Keep a warm eye on pets
Parkersburg broke a record last week. It reached a low of -8 degrees on a date that had never before seen such a chill, I’m told. In fact, it has been unusually, painfully cold for what seems like a very long time, here in the Mid-Ohio Valley, and across the eastern half of the country.
Tell us something we don’t know, I’m sure you’re all thinking.
But it’s a point I have to stress because, as bad as it is for bundled up humans — most of us only out in it for a few minutes as we scurry from our workplaces to our cars — imagine what it is like for animals who are generally outside pets. I’m talking specifically about the dogs (and sometimes other animals) that spend most of their lives tied up or confined outside the homes of their owners.
While it is not the way I would want to keep a pet, I understand there are some households for which keeping a dog on a long lead in the yard, or in a fenced-in area most of the time makes sense to them. (Keeping them on a three-foot chain tied to a wooden box in the center of what has become a soggy mud hole is a different story, however.)
I was contacted not so long ago by someone who worked with a very well-intentioned rescue organization in Massachusetts, who wanted my help in finding a home for a dog they had gotten wind of, near Morgantown. Among the issues for the animal was that it had spent the majority of its time tied up outside a home. (However, the folks at the rescue organization failed to note that there was also plenty of photographic evidence that the dog got to spend time INSIDE the house, too.)
I confess I bristled a bit. I understand there are some cultural differences that might make it impossible for a person in Massachusetts to understand the relationship some families have with their dogs. But it is unreasonable to expect that everyone who owns a dog is going to make it a high-ranking part of their families, much as we might wish that was the case.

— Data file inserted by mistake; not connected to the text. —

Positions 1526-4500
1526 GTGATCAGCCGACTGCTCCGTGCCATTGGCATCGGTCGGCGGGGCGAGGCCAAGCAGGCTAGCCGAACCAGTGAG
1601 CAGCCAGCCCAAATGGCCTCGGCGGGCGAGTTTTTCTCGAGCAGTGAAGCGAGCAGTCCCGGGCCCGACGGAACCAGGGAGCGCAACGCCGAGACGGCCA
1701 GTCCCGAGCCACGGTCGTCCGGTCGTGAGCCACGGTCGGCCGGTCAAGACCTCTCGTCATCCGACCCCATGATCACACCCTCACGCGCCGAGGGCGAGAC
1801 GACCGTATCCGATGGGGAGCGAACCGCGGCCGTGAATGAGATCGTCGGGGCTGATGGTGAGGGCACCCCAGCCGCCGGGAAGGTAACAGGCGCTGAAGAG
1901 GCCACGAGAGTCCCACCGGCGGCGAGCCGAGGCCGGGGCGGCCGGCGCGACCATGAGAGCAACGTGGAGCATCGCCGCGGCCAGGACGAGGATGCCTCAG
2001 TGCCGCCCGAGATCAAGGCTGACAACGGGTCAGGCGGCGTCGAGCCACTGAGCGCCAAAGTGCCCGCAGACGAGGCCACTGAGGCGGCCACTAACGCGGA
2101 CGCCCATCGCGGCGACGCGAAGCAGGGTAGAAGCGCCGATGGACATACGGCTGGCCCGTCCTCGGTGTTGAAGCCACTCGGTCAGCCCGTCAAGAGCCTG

Not every animal we happen to see outside a home when we drive by is being abused or neglected; and not every dog owner reacts like I did to the recent cold by wondering whether their dog needs a coat and little boots.
Having said all that, during this kind of weather, it is not only neglectful to leave an animal tied outside, it can be deadly. At the end of December, the Toledo Blade ran a story about a dog that was found dead — frozen solid — on a front porch. It was not tied up, but, apparently, had simply been waiting to be let inside.
In weather that has failed to breach the freezing mark for what seems like weeks, it is more important to keep an eye on those animals we suspect might be spending enough time outside to be dangerous, and mention it to the owners, or notify animal control if necessary. The American Veterinary Medical Association says it simply: “No pet should be left outside for long periods of time in below-freezing weather.”
Even those of us who let their dogs curl up on the couch with a couple of blankets on these Arctic evenings have to keep an eye out for other dangers, such as cinders, salt, other deicers and chemicals that can be poisonous, accumulating in dogs’ paws or on their fur. And, if you’ve got an extraordinarily clumsy mutt like mine, watch out for a little impromptu figure skating (and crashing) on patches of ice.
I know we’ve all got enough on our minds in this kind of weather, and our priority is making sure we and the other humans who cross our paths are warm and well taken care of. But once that is accomplished, don’t forget about the animals we have brought up to depend on us. Don’t leave them trying to face this deadly cold weather on their own.
Christina Myer is executive editor of The Parkersburg News and Sentinel. She can be reached via e-mail at email@example.com